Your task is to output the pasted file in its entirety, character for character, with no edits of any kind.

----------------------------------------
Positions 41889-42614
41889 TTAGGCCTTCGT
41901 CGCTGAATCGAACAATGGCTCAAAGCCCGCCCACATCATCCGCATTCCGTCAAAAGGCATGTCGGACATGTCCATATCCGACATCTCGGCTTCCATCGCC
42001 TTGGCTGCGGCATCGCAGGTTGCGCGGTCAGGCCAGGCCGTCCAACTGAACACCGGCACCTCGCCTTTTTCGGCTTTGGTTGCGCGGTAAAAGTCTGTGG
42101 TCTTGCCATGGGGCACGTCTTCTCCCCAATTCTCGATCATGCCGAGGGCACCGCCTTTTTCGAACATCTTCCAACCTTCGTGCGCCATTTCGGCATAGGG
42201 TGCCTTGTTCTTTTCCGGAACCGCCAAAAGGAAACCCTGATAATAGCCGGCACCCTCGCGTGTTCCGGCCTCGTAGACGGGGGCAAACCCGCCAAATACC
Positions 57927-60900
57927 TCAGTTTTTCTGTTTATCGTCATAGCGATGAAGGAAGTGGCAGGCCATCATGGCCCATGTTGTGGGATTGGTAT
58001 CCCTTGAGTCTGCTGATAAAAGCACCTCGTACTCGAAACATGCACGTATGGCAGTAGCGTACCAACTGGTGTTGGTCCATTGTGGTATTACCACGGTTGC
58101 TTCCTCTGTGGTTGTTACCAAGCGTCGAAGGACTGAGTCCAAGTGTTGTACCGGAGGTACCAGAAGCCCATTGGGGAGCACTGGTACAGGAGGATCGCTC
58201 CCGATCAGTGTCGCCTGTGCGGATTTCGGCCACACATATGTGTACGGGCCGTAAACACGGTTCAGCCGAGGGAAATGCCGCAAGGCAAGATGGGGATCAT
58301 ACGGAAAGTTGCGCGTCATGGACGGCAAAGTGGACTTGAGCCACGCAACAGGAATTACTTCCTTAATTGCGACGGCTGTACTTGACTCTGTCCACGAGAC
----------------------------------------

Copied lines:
Positions 41889-42614
41889 TTAGGCCTTCGT
41901 CGCTGAATCGAACAATGGCTCAAAGCCCGCCCACATCATCCGCATTCCGTCAAAAGGCATGTCGGACATGTCCATATCCGACATCTCGGCTTCCATCGCC
42001 TTGGCTGCGGCATCGCAGGTTGCGCGGTCAGGCCAGGCCGTCCAACTGAACACCGGCACCTCGCCTTTTTCGGCTTTGGTTGCGCGGTAAAAGTCTGTGG
42101 TCTTGCCATGGGGCACGTCTTCTCCCCAATTCTCGATCATGCCGAGGGCACCGCCTTTTTCGAACATCTTCCAACCTTCGTGCGCCATTTCGGCATAGGG
42201 TGCCTTGTTCTTTTCCGGAACCGCCAAAAGGAAACCCTGATAATAGCCGGCACCCTCGCGTGTTCCGGCCTCGTAGACGGGGGCAAACCCGCCAAATACC
Positions 57927-60900
57927 TCAGTTTTTCTGTTTATCGTCATAGCGATGAAGGAAGTGGCAGGCCATCATGGCCCATGTTGTGGGATTGGTAT
58001 CCCTTGAGTCTGCTGATAAAAGCACCTCGTACTCGAAACATGCACGTATGGCAGTAGCGTACCAACTGGTGTTGGTCCATTGTGGTATTACCACGGTTGC
58101 TTCCTCTGTGGTTGTTACCAAGCGTCGAAGGACTGAGTCCAAGTGTTGTACCGGAGGTACCAGAAGCCCATTGGGGAGCACTGGTACAGGAGGATCGCTC
58201 CCGATCAGTGTCGCCTGTGCGGATTTCGGCCACACATATGTGTACGGGCCGTAAACACGGTTCAGCCGAGGGAAATGCCGCAAGGCAAGATGGGGATCAT
58301 ACGGAAAGTTGCGCGTCATGGACGGCAAAGTGGACTTGAGCCACGCAACAGGAATTACTTCCTTAATTGCGACGGCTGTACTTGACTCTGTCCACGAGAC